If your website has been indexed and you finally find a link to it on page five of Google, then it might just be that your SEO needs some more work. If Google’s bots scan your website and decide that it’s not relevant enough to the user’s keyword or that your content isn’t of a high enough quality, then it’s going to get pushed down the rankings. Consider how you can improve your SEO with the ranking factors listed above, or let us help you improve your SEO.

3. Competition is high

If you’ve poured time and money into your website’s SEO but still find yourself coming up short, then it might just be that competition in your field and for your keywords is too high. If others are doing it better, you’re still going to get pushed down the pages. Conduct some more keyword research to find keywords and phrases that are less competitive.

Rising up the search engine results pages doesn’t happen overnight, but here at Hallen Media, we’ve got the SEO skills and knowledge needed to get your brand seen by more people online. Contact our team to find out how we can help boost your SEO and improve your brand’s visibility online.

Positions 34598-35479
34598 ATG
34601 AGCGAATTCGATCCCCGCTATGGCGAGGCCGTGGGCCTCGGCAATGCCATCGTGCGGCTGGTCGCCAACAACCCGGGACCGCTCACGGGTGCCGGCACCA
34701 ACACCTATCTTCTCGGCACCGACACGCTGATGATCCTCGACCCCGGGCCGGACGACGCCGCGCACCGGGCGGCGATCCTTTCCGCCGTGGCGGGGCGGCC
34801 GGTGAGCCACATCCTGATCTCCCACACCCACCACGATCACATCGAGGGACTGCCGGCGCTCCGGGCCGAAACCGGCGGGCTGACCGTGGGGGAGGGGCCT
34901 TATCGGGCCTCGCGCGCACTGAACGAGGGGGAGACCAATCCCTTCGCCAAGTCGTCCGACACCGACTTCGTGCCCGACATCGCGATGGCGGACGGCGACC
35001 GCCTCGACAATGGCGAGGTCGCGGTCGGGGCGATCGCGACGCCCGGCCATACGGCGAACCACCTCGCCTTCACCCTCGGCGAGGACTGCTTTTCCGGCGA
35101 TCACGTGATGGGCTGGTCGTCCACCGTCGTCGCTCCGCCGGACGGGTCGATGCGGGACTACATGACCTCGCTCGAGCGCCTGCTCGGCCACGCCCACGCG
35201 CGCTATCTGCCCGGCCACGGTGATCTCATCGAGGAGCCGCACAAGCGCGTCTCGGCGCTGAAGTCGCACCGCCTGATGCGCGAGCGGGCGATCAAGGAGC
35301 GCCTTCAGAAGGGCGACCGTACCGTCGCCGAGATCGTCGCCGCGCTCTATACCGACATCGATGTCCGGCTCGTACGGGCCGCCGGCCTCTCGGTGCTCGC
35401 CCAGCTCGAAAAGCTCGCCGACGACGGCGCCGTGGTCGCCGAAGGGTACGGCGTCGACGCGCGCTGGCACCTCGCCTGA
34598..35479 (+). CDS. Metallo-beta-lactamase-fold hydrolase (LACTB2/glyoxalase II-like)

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How to Respond to Negative Reviews

Believe it or not, the same premise applies to negative review response as it does to positive reviews. How you respond to a negative review impacts not only the reviewer, but all the sets of eyes that come afterward. Seeing a business handle a particularly challenging review online suggests that management is proud of their business, and willing to go the extra mile to maintain their reputation!

Make potential clients see the light with these four steps: apologize, promote, get offline, keep it simple.


How to respond to negative reviews

  1. Apologize and sympathizeThe first step towards fixing a problem is acknowledging that one occurred. Regardless of what happened, a simple apology and sympathy for your customer’s experience goes a long way.